I live in Russia, and here we celebrate Christmas and New Year’s in the same fashion. We put on our finest winter wear and get together with our beloved family and friends we may not have seen in a long while (thank you, COVID). We sit down to enjoy savory foods like duck, goose, or pork, the celebrated Russian salad we call “Olivier,” and of course, salmon caviar, which we wash down with a glass of sparkling wine or a shot of vodka.

But just like in the rest of the world, here in Russia, the holidays (especially after divorce) can also remind us our lives may not be the most wonderful. We may smile or laugh but we can see the fractured light coming through the glasses of raised crystal, the dysfunction that cracks the surface. It’s in this space of forced light that certain things become abundantly clear: it hurts to see our spouse make no effort with the festivities or to overindulge with drink. It’s embarrassing to be disrespected in front of others or to see our loving efforts dismissed. And it can be a struggle to be nice to the in-laws when we are counting the days for something to change.

The Surprising Fact About Christmas

As in the transformative stories of childhood, Christmas can actually be a time for a positive change.

As Psychology Today has written, the commonly held belief that suicide rates rise during or after holidays is a myth. Instead, those who are depressed and contemplating suicide are often offered some degree of protection by the proximity of their relatives and the prospect, at least, of “things getting better from here.”

Obviously, the expectation that things will be getting better is our basis for the New Year’s tradition of creating resolutions. These commitments to ourselves help reassure us that we can and will become a better version of ourselves.

There’s a reason why divorce lawyers inboxes get flooded after Christmas or why employment experts call the first weekday after the holidays “Massive Monday” as masses of people start looking for new jobs.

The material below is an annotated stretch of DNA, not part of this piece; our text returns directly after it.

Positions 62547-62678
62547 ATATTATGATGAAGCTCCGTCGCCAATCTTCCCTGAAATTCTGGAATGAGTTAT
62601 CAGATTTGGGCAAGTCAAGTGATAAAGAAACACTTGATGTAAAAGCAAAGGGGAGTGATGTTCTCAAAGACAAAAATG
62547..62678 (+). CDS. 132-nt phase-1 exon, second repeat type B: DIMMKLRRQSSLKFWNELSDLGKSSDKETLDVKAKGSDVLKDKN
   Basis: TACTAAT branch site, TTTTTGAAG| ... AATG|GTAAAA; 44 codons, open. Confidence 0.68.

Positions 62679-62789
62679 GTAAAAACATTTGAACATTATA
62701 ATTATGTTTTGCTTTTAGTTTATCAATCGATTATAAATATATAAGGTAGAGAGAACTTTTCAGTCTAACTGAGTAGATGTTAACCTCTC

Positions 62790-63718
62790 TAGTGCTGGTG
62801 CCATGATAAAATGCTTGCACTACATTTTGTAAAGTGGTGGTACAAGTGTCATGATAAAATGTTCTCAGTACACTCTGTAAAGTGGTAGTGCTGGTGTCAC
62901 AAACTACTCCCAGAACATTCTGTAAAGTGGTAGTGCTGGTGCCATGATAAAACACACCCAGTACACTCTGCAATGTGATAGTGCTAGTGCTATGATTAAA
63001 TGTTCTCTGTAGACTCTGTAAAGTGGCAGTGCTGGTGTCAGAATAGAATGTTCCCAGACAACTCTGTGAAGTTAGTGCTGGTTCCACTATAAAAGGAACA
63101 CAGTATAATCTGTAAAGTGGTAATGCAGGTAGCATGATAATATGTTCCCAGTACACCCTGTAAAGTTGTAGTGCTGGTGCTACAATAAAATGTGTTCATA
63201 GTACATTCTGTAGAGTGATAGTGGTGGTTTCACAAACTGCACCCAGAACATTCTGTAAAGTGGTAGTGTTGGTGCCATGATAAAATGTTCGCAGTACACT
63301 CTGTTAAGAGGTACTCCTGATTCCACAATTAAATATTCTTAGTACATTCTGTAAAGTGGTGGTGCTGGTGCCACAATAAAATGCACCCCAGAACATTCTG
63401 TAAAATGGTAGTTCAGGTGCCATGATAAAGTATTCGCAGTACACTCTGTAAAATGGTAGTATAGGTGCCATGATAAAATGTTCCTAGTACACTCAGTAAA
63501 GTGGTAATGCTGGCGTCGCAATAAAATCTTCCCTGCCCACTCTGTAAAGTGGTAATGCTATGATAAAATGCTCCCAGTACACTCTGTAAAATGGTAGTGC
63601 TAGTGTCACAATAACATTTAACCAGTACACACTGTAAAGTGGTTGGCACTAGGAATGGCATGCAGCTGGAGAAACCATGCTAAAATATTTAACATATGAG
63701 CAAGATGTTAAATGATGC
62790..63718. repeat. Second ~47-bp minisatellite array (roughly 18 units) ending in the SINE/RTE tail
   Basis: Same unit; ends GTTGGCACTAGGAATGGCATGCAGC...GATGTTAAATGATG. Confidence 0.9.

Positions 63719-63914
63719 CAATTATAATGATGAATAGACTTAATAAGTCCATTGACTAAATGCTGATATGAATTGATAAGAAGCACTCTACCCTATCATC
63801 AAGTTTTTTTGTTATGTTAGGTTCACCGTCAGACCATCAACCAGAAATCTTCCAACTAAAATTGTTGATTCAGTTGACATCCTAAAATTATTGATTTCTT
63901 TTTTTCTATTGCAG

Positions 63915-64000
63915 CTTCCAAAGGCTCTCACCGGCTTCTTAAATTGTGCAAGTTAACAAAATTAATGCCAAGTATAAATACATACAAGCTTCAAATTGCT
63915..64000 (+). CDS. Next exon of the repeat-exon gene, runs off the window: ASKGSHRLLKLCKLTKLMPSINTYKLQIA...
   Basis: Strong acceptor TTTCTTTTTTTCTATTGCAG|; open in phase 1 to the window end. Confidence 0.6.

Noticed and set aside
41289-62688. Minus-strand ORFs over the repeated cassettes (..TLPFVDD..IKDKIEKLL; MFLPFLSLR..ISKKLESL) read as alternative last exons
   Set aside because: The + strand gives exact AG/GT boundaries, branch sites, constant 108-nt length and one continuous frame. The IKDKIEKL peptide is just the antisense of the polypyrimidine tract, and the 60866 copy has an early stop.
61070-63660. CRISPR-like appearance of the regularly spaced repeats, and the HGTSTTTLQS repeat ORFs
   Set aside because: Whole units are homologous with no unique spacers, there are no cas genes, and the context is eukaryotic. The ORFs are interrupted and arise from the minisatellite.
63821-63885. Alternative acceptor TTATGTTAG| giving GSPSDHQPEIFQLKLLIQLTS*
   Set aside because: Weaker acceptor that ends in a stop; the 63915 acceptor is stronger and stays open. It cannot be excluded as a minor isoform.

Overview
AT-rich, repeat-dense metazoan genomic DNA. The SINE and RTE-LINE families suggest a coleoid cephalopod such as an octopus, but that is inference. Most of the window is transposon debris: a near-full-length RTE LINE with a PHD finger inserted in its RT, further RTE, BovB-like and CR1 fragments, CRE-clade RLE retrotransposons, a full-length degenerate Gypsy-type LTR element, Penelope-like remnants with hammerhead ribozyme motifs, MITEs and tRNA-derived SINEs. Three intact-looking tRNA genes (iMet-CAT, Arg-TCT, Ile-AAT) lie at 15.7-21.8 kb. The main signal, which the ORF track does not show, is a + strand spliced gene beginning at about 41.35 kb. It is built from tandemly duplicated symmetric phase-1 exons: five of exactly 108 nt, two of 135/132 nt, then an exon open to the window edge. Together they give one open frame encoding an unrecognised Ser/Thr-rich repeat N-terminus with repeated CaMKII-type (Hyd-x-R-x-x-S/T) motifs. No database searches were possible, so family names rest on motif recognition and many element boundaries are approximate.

I know, because for the past two years, I’ve contributed to both statistics.

Two years ago, just before Christmas 2019, my then-husband and I filed for divorce. In January 2021, I quit a job I didn’t like.

Holidays After Divorce: Adapting to Change

Two years later, I approach my second Christmas as a divorced mother of two with calm and (dare I say) a certain levity. I am involved in several work projects that inspire far more joy than my old job. And I am supervising a renovation in my new apartment, the one I bought after my Ex and I sold our marital home. And this year, most importantly, I know for sure that both my sons will be joining me for Christmas and New Year’s dinners.

After the divorce, I was devastated my elder son decided what he did, and I used to be nervous when I met him while living apart. Without realizing it then, I wanted to be my best self for him, hoping that he’d recognize his error and would prefer me and move in with me. I definitely overcompensated with attention and presents. It didn’t work.

Two years after the divorce and my separation from my elder son, I don’t feel like I have to woo him anymore. We have a new connection now, and understanding and empathy are enough for me. I don’t think that it’s essential to have him back living under my roof.

What I am conscious of is that I have developed a new closeness with my younger son during these past two years and that’s been a blessing. So, when the three of us meet this Christmas, joining my parents who love my boys very much, I believe we will all be in a different place. Divorce recovery is something we all needed and deserve. As much as we’re coming to terms that we are still a family, the family has taken on a different shape. Holidays after divorce can still be joyful.

What’s Different This Christmas?

For me, the biggest change this Christmas is my new attitude as an independent woman. I am doing more of what I want this year. It’s far less about pleasing others. I say no to invites that are too much for me. I decorate my home as early as I want and in the style I choose. Also, I no longer pretend I am decorating the tree or doing this “for the kids”. I am doing it for me, which makes it better. I am a happier, brighter Mom, feeling less trapped or belittled, all of which I know my boys see. This year I turned on fairy lights because I like fairy lights. And candles. Lots and lots of candles.

And this year in the glow of our light, coming together, I will make myself emotionally ready to be a positive presence for my boys who may not be in the same exact place as me, recovering from the divorce and feeling grateful. I will make myself available for any questions they may have, answering them as straightly as possible but not overwhelming them with all my truths. My truths are mine and meant for me.

Happy holidays to you all, around the world. Spread the light.

 

Notes

Anna Ivanova-Galitsina is an international expert in communications and storytelling based in Moscow, Russia. She has two teenage sons and a dog, and she is building a new happier life. You can reach out to her via e-mail for comments or discussion.